One of the most common sleeping disorders is insomnia, which affects how well people fall and stay asleep. Insomnia affects more than 70 million people in the U.S. and is most often caused by psychological, physical and environmental factors. Unfortunately, many doctors provide patients with sleep medications that treat the symptoms of insomnia but not the cause of it. Find out how you can overcome insomnia and find rest again with this guide!
One of the worst things to suffer from is a lack of sleep, especially when you have a hectic lifestyle. Sleep disorders are very common, and insomnia is one of the most prolific of them all. Insomnia is a sleep disturbance condition that affects how well you fall and stay asleep. More than 70 million Americans suffer from insomnia and struggle to overcome it. People with insomnia struggle with falling asleep, staying asleep and often wake up very early in the morning. When you don’t receive adequate rest each night, your body struggles to perform at its highest level and often finds it difficult to do even small, menial task. While it’s normal to feel tired from a busy day or hard week at work, you should be able to sleep well each night even after participating in various activities. There are two types of insomnia that affect how people sleep: acute and chronic. Acute insomnia is short-lasting and typically is caused by a life circumstance (like struggling to sleep the night before a big exam). Acute insomnia resolves on its own and only disrupts your sleep for a short period of time. On the other hand, chronic insomnia occurs at least three nights per week and lasts for three months or longer. Chronic insomnia sometimes is linked to psychiatric or medical problems that prevent the body from resting at night, but this isn’t always the case.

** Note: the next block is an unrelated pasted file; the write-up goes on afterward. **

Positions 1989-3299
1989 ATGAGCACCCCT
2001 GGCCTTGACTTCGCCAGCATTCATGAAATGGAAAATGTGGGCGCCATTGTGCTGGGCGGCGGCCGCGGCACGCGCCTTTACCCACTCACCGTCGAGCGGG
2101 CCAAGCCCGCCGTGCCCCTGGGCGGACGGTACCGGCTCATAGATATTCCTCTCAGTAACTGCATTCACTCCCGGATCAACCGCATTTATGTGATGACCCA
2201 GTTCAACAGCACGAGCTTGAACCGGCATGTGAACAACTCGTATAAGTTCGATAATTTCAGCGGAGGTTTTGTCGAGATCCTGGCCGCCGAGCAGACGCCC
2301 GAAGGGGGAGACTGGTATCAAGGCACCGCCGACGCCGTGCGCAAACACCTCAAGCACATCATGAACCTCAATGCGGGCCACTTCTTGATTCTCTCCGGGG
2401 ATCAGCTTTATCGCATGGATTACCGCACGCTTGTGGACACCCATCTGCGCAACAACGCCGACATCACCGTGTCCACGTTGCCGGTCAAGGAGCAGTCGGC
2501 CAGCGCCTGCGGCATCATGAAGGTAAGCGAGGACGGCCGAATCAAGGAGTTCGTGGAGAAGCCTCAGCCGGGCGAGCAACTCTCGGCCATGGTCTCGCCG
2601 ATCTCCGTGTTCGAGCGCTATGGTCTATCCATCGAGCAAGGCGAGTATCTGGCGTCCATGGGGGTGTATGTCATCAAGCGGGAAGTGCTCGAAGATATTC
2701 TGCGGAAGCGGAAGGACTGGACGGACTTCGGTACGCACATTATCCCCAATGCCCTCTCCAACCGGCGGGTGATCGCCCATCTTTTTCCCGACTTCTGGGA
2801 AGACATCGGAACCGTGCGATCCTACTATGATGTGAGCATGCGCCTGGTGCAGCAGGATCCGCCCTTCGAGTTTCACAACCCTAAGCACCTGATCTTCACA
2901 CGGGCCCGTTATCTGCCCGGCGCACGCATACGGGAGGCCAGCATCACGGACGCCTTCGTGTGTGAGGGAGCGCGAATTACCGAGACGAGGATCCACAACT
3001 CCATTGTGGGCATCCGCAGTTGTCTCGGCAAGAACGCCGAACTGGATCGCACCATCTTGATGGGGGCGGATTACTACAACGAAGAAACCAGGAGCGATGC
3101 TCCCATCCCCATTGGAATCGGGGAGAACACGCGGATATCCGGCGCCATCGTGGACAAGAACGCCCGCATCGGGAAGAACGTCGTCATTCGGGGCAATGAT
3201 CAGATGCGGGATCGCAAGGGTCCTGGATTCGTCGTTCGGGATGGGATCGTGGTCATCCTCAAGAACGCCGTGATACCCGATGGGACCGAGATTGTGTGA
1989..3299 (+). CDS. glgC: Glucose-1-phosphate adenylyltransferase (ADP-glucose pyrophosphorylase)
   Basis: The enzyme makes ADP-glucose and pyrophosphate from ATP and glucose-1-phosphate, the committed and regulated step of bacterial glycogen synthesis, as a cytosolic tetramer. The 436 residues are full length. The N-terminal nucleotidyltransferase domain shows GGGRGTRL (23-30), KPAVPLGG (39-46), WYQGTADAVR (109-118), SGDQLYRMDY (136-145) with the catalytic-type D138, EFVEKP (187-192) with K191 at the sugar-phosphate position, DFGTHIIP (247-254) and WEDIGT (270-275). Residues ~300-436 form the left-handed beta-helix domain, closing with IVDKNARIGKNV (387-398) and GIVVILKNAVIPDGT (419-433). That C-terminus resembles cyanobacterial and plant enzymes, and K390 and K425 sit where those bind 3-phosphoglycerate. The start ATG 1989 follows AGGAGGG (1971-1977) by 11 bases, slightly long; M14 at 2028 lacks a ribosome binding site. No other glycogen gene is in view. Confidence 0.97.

Factors That Increase Insomnia Symptoms
There are four different categories that explain why insomnia occurs. The first category deals with psychological factors, like anxiety, grief, stress and depression. These psychological feelings can overwhelm the mind, especially at night, and prevent your body from sleeping like normal. Lifestyle factors are another reason why patients’ sleep cycles get messed up. Eating and drinking late at night, taking daytime naps, watching TV or reading late at night and exercising at night are all lifestyle factors that influence how well your body can shut down and rest for the next few hours. Physical factors, like chronic pain, malnutrition and negative side effects caused by certain medications can also keep you awake at night. Lastly, environmental factors (i.e. the space where you sleep) greatly influences your sleep patterns. Having a snoring partner, sleeping on an uncomfortable bed and too much light or noise in the bedroom can prevent you from falling and staying asleep.